Well hello there 4am! The good work we had done in combating jet-lag was swiftly undone in one fell swoop. Fortunately our taxis were prompt, Medford airport small and efficient and we were supping coffee plane-side in plenty of time for our red-eye. The short but picturesque flight took us to Salt Lake City, the capital of Utah. Founded by Mormon pioneers, members of the Church of Jesus Christ of Latter-day Saints make up the majority of the population. The concert later that day was to be at Brigham Young University, Provo. They had sent two large cars to meet us at the airport to make the 50-minute journey south. Our two chatty representatives from BYU would look after us for the weekend and had pretty much thought of everything, driving us straight to a very comfortable hotel, ensuing all our room keys were ready so that we could catch up on some much needed sleep.
After a few hours of rest, we were picked up and taken to the brand new music building of BYU, so new in fact that it wasn’t quite finished yet! The main Recital Hall was out of action, so our performance had been moved to the smaller Choral Hall. This featured a state of the art adjustable acoustic system, but unfortunately it wasn’t yet working, so was permanently set to ‘very dry.’ As brass players we love reverberant spaces to play in, so much of the rehearsal was spent making adjustments to combat the acoustic.
The pre-concert meal they had provided was, however, absolutely top draw: melt-in-your-mouth beef, tender stem broccoli, mashed potato, cheesecake and a cheese course; we had to be careful not to over-indulge. Sasha made the most of this with a little banditary (who could blame him?) and snuck three beef fillets back to the hotel which later adorned a pizza as a late night snack. This was in fact the third time Sasha had eaten steak that day, which amounted to just shy of 1kg consumed in 24 hours.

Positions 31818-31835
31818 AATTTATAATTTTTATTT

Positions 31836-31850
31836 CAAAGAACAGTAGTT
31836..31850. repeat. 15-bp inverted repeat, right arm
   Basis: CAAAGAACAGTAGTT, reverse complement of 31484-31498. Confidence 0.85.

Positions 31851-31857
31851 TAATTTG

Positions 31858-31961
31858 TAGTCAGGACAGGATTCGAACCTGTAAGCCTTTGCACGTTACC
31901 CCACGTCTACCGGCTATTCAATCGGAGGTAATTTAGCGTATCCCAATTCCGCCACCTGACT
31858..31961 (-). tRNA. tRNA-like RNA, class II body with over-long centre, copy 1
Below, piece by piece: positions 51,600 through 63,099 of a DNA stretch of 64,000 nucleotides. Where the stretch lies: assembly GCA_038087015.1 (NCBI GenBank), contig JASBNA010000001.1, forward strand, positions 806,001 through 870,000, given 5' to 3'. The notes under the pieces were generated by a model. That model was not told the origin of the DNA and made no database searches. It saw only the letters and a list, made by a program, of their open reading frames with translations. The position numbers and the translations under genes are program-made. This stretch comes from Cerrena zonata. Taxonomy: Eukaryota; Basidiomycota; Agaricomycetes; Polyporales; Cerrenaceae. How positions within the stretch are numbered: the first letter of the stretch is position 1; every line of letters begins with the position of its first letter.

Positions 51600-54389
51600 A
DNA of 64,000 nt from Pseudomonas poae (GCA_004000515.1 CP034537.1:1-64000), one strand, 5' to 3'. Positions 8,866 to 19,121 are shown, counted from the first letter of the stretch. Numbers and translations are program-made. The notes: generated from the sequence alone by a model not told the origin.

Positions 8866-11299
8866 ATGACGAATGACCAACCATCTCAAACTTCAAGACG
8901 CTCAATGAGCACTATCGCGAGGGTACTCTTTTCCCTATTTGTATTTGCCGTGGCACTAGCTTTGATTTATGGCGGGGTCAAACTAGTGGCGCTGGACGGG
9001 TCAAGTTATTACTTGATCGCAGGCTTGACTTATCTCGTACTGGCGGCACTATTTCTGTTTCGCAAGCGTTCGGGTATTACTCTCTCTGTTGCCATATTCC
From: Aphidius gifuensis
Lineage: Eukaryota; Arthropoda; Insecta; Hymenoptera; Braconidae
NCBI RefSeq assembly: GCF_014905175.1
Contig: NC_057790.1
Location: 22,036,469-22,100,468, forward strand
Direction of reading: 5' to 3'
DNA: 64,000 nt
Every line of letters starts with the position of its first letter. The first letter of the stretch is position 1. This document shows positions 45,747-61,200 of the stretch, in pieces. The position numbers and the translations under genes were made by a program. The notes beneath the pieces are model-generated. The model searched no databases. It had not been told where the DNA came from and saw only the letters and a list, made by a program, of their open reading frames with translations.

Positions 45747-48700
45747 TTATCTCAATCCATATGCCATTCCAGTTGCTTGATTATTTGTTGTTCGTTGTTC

The ‘intimate’ acoustic, bright lights and close proximity of audience members made for an intense experience during the concert. As Dan put it: ‘it felt like being hosed down naked in front of an audience’. That said, it was a rather terrific performance which was wonderfully and enthusiastically received by a sizeable audience. The ‘Special Relationship’ programme, as it is known, is a real crowd-pleaser, pairing Finzi, Elgar and a new commission by Pete Walton with three of Gershwin’s Piano Preludes and Copeland’s atmospheric Appalachian Spring.
The day was also shaped by the fact that it was Artistic Director Matthew Knight’s birthday. Desperately holding on to his youth – whilst looking every one of his thirty-seven years – Matt had managed to find a suitable venue in which to celebrate. ABG’s bar in central Provo was a lively affair, which was warmly embraced by all. The night was appropriately cut short by fatigue and a reasonable closing time of 2am, with most people grateful of a free morning and a 1pm check-out.
Being a bit of an early morning person, I was keen to explore some of the stunning scenery which surrounds Salt Lake in the morning. Running is a bit of a passion of mine, and by far the best way to see new places when on tour. I had decided on a run in the mountains and ordered an Uber to take me to the start of the trail. What I had not bargained for was that the trail was covered in snow and ice and that my racing flats were utterly inappropriate for it. Nevertheless, an hour of uphill followed, and despite my desire to carry on I simply had to turn back once I found myself standing knee deep in snow. The down hill was half run, half ski, just once depositing myself firmly on my backside.
Provo largely shuts down on a Sunday, so after some lunch at a brewery just south of the hotel – a pretty terrible lunch to be honest; how can you mess up fajitas?! – we headed back to Salt Lake City airport to fly to St. Louis, Missouri.
Upon arrival, two large Suburbans greeted us at the airport (the size of these things never ceases to amaze me) and took us to the Double Tree Hilton in downtown St. Louis. Having missed dinner on the flight, a few of us popped out to a pub to see if we could grab a bite to eat. A very strange encounter followed with the lady behind the bar. She took real umbrage with the fact that Simon and I were not drinking, threw a pen at Sasha, moaned about my ‘bad attitude’ because I suggested that I would prefer to order rather than let her decide what I wanted, and kept having a go at me for folding my arms. It was a strange clash of personalities which resulted in far too much beige, fried food being laid out in front of us. If I have one hope for tomorrow, it’s that we find some better grub.